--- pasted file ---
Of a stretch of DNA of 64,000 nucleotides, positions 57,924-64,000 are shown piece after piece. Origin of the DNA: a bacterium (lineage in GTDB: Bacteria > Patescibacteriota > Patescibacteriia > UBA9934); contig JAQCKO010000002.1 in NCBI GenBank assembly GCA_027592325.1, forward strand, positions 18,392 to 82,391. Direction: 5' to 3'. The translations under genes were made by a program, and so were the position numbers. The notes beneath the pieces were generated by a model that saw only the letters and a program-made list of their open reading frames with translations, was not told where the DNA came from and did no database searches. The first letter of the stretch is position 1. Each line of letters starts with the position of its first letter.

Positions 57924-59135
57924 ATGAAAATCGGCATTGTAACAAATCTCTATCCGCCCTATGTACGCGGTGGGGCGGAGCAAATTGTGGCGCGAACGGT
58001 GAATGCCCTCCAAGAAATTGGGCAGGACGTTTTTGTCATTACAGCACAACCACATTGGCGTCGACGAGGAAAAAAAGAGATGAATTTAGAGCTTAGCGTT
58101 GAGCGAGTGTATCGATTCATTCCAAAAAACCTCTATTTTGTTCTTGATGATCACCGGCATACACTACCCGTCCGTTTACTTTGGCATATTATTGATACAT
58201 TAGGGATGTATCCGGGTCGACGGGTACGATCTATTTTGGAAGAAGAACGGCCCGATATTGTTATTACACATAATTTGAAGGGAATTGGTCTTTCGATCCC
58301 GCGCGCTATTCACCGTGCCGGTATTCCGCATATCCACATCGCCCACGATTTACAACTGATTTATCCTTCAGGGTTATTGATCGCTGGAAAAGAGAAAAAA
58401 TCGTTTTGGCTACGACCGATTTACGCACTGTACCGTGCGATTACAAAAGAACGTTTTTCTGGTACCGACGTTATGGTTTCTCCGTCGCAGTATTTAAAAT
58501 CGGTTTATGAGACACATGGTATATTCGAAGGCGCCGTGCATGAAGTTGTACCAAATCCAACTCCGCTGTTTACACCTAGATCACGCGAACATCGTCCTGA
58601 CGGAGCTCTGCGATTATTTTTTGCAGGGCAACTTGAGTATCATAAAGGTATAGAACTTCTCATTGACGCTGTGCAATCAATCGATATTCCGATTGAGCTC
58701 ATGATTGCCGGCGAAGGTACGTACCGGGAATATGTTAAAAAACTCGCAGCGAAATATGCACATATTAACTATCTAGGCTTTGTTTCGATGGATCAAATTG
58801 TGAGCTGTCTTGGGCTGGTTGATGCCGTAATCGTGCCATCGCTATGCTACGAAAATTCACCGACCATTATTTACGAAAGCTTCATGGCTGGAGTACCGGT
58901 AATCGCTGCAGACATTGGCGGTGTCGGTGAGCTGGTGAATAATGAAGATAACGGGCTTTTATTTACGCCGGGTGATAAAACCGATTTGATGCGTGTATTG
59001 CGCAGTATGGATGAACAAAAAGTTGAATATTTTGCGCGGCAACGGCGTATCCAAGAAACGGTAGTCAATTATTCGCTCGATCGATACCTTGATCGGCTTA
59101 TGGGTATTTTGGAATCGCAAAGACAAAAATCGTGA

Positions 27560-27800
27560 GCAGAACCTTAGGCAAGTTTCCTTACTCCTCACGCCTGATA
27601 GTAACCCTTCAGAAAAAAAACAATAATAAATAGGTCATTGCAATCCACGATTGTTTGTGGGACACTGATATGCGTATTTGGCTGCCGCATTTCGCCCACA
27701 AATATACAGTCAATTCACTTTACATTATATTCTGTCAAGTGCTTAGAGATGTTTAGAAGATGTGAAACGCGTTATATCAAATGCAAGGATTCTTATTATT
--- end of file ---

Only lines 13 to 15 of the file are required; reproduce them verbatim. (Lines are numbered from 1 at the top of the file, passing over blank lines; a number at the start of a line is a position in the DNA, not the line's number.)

58901 AATCGCTGCAGACATTGGCGGTGTCGGTGAGCTGGTGAATAATGAAGATAACGGGCTTTTATTTACGCCGGGTGATAAAACCGATTTGATGCGTGTATTG
59001 CGCAGTATGGATGAACAAAAAGTTGAATATTTTGCGCGGCAACGGCGTATCCAAGAAACGGTAGTCAATTATTCGCTCGATCGATACCTTGATCGGCTTA
59101 TGGGTATTTTGGAATCGCAAAGACAAAAATCGTGA